The weather is cooling down and now more than ever, you need everything that you put in your body to boost your immune system. Luckily, there is plenty of seasonal produce that you’ll want to incorporate into your recipes and will help you avoid sickness.
You can steam these in less than 10 minutes, or lightly boil them, cut them in half and grill them in olive oil, pancetta, bacon, garlic, or whatever add-ons you like. Just a half cup of Brussels sprouts contains your daily-recommended intake of vitamin K, and then some. It’s also a great source of folate and iron.
Parsnips have a delightful and surprisinlyg sweet flavor when boiled or roasted. They’re a great addition to a dish of oven-roasted veggies—try slicing them lengthways along with carrots, red onions and potatoes and putting them in the oven for a half hour at 375 degrees. They’re rich in potassium and a great source of fiber.
Pears are fall and winter’s apple—you never get sick of them and there are tons of varieties. Eat them raw, bake or poach them, adding cooked raisins and honey for dessert. They’re a great source of vitamin C and copper, and each one contains about four grams of fiber.
This vibrant root vegetable is a cross between a turnip and cabbage, and high in nutrients. Toss them into casseroles, puree them with turnips and carrots to make a sweet soup, or roast them. They’re a great source of fiber and vitamin C.
Cauliflower makes comforting soup in the winter: just boil it and blend it up with salt, pepper and water (add cream if you eat dairy for a little more texture). Cauliflower has been said to contain compounds that prevent cancer, as well as phytonutrients that can help lower cholesterol and tons of vitamin C.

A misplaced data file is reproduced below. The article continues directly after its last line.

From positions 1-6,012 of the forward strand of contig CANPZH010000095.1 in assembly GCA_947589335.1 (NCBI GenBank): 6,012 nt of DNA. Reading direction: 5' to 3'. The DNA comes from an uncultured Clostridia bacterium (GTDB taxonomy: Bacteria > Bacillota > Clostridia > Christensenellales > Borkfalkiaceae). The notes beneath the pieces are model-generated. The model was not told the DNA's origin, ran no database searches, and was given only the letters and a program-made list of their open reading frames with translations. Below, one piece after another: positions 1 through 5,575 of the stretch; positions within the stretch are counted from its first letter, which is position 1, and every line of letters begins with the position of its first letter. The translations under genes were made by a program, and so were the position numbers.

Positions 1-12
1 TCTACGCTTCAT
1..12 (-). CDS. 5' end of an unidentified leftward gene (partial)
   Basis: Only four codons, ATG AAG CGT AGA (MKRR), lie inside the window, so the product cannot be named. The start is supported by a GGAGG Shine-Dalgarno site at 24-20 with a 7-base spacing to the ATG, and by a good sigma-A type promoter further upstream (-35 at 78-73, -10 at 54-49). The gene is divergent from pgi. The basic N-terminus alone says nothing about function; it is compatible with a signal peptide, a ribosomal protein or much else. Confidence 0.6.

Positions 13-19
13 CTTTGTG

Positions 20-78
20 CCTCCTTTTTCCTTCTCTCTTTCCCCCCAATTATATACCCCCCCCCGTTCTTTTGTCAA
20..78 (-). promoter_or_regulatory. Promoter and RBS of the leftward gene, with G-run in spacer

Winter squash is a little lighter in texture than summer squash, and has a sweeter flavor. It will last for months in a room-temperature cabinet due to its thick skin and tastes great roasted with cinnamon, or boiled and pureed in a soup. Squash contains healthy omega-3 fatty acids and tons of vitamin A.
When you’re done using these as Halloween decorations, they make incredible pies, cakes and even pudding. Pumpkins are rich in potassium and B vitamins, and a serving contains more than 20 percent of your daily recommended fiber intake.
Full of flavor, these are always great boiled or roasted, but for a unique use of them, try this: boil them with carrots, and mash the softened vegetables into a large bowl. Add in chopped red onions, shape the mixture into patties and fry them lightly in olive oil. They’re a great source of fiber, vitamin A and iron, and have anti-inflammatory benefits.
Don’t wear white when you eat this fruit! But do pick some up—they’re loaded with antioxidants. They taste great in salads with goat cheese, or just solo. They’re also a great source of vitamin C and folate.
If you’re not ready to say goodbye to all the refreshing orange slices laid out at summer picnics, grab a bag of these small fruits. Mix slices of them into a bowl with almonds, dates and honey for a fiber-full, sweet snack. They’re a great source of vitamin C and beta-carotene.